I love the visual boost to the senses that plants give me. I love their different shapes, astounding array of colours, the smell of (some of) them and their captivating flowers. I also love their versatility and resilience – it’s amazing how they can grow in a crack in the footpath and even sideways off a rock. And their seeds do amazing things – some stick to animal fur (or your socks) or are light enough to be blown by the wind and hence catch a free ride to distant suburbs or the next street to set up home in new place.
Plants are reassuring – there’s life and it’s continuing!
Our backyard is rimmed with lovely greenery of different shapes and sizes, with no big thanks to me. Daddyken loves nothing more than planting, watering and tending to the plant’s needs, which works really well for us.
He doesn’t even mind touching worms and grubs, and he’s kindly passed that endearing trait on to the Cherubs. In theory I don’t have a problem with this, as long as they wash their hands twice with soap immediately after. However, my little darling Cherubs like to share every one of their grub findings with me. Look what I’ve got mum! A baby caterpillar! Look at the long fat worm! This grub is blue and white!
But after a few episodes of Er, maybe we’ll move that worm away from the pot of spaghetti Or Ohh that’s great! … but best take that lizard away from the frypan in case… Or Ah! AHHHH! Take it away! Take it away! AHHHHH! we now have an unspoken understanding that they will call from the back door and wait for me to come to them.
Our vegie patch is a thin strip of land along the side of our fence where it basks in the northern sun all year round. We won’t ever be able to live off our little patch of land, but it does supply us with seasonal vegies like spinach, bok choy, beans, snow peas, lettuce, beetroot, coriander and parsley, along with the year round rosemary and chives.
We don’t use chemicals on the plants, so it’s a bit of extra work for Daddyken to look after them. And it’s not fool proof, but we’re happy with being able to harvest without worrying about pesticide residue and not too fussed about a few pre-eaten leaves. We’ve only had this vegie patch for a few years, but we’ve learnt a few things along the way which helps make life a little easier for us, the plants and the insects.
This is our (yes, I’m involved, albeit indirectly!) list of the Top 8 things we do to help our garden grow and thrive:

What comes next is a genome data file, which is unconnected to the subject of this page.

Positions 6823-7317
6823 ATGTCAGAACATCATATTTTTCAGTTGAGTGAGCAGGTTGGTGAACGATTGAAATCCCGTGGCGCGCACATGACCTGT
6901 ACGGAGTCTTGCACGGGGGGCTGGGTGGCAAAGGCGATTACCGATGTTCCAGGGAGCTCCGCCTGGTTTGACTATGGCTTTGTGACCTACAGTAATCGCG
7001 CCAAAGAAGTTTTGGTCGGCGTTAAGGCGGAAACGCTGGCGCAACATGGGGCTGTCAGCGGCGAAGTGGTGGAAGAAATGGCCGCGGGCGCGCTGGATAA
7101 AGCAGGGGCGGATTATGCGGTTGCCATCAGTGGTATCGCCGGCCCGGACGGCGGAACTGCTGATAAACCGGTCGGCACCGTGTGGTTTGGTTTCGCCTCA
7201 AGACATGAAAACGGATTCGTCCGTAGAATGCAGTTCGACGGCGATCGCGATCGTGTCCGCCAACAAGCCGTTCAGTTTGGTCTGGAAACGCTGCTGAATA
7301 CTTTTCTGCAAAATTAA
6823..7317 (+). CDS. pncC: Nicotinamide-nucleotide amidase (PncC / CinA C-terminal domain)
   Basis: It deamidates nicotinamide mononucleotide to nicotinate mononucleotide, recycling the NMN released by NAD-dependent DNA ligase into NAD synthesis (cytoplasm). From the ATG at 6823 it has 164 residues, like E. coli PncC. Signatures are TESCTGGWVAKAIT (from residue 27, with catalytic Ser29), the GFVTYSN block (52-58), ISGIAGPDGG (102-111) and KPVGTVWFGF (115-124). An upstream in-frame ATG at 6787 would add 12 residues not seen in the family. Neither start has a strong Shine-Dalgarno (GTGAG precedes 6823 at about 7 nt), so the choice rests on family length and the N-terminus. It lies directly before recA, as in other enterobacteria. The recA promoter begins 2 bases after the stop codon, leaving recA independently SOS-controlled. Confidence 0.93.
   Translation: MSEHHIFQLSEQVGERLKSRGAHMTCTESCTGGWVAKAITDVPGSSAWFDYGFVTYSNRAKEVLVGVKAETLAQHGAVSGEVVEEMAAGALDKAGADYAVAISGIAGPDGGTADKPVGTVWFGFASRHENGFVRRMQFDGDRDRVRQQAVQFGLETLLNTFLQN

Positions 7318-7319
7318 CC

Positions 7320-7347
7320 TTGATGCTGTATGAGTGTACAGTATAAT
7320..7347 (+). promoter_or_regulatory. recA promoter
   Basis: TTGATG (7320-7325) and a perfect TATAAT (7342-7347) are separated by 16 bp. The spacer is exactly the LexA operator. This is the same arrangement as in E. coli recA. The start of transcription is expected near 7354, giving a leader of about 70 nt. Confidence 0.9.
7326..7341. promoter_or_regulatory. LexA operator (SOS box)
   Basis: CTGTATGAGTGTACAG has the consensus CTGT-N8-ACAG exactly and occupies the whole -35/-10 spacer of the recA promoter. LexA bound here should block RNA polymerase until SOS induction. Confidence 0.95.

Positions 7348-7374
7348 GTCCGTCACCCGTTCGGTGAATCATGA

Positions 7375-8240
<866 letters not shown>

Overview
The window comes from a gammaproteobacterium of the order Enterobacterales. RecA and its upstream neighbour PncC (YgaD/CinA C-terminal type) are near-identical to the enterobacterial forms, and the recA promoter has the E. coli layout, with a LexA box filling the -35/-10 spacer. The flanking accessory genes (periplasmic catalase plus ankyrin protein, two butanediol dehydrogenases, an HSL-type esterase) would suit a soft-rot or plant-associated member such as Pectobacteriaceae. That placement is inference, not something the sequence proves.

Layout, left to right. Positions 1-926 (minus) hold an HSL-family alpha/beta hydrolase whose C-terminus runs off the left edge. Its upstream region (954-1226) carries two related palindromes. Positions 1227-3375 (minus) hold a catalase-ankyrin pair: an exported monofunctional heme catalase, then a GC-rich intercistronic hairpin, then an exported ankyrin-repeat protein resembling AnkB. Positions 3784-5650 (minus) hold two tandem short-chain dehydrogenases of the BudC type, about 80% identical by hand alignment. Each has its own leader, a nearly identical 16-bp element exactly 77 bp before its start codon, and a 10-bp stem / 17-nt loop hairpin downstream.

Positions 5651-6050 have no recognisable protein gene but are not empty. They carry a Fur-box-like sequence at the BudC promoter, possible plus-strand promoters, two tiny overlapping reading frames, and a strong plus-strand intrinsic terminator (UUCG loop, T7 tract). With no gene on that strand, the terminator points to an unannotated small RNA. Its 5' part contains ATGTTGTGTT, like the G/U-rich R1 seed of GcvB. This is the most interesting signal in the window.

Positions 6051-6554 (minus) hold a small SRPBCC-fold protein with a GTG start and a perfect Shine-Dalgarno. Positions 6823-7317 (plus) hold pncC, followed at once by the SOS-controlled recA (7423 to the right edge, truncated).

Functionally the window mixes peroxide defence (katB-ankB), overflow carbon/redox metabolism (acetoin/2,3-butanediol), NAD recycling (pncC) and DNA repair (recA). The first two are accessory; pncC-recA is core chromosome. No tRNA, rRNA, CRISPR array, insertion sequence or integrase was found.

1. Keep eggshells: We crumble them up and scatter in the garden bed because slugs and snails don’t like the sharp edges of the egg shells. If you can, leave the eggs to dry in a bowl for a day or two first – it makes it easier to crumble up and won’t stick to your hand.
2. Sow seeds at different times: Daddyken staggers his seed sowing so we can harvest the crop throughout the season. That way, we avoid getting a glut of them for a week and then nothing for the rest of the time.
3. Mix it up: Daddyken sows his seeds in random places and plants a variety of vegies. This helps to confuse the bugs if there’s an assortment of leaves, sizes and colours. Orderly rows of the same plant would help the bugs to remember where our juicy sweet peas are and it’ll be party season for them night after night.
4. Let the plants go to flower and seed: Firstly, we’re helping the bees with their pollen collection and it looks pretty. Secondly, we let the flowers go to seed so we don’t need to sow the following year – the seeds will just germinate when the weather’s right. We always get lots of tomato seedlings each spring without doing anything at all.
5. Keep a few weeds in winter: Leave them to grow and flower because sometimes it’s all the bees have access to in the colder months, and bees aren’t too fussy about whose pollen it is.
6. Keep pruned bits: after Daddyken prunes our hedge or other large plants, he cuts them up and uses them as mulch in the garden.
7. Grow bottoms! When I buy coriander, leeks or chives, they come with their roots, which I cut off and Daddyken puts them into the dirt. More often than not, they’ll grow from those roots and we get free plants. If they don’t, they’ll just rot and feed the soil. If I have to buy basil or other herbs, I’m never able to use the whole bunch, which I then forget about and find them black and slimy in the fridge a few weeks later. I now put the left overs into water and leave them in a sunny spot. They’ll then usually grow roots for Daddyken to plant in the garden.
8. Worm farm: we have an agreement with our worms – we give them our food scraps and they give us worm juice (aka worm wee), which is a fantastic fertilizer for our plants – it does have a slightly fishy smell, but luckily it doesn’t linger. We also have less rubbish in the bin as a result.
At the moment, we have bees buzzing, spinach thriving, coriander everywhere, beans pushing their shoots out and the occasional grub which adores our bok choy (but everyone has to eat don’t they?). We also have cute little lizards sunning themselves on the low brick wall ready for the Cherubs to catch. Eeek.
Thanks to S from down the road and Cousin M for introducing Daddyken to gardening based on the Permaculture model (Permanent Agriculture and Permanent Culture). The intention of this type of gardening is for sustainability and self-sufficiency.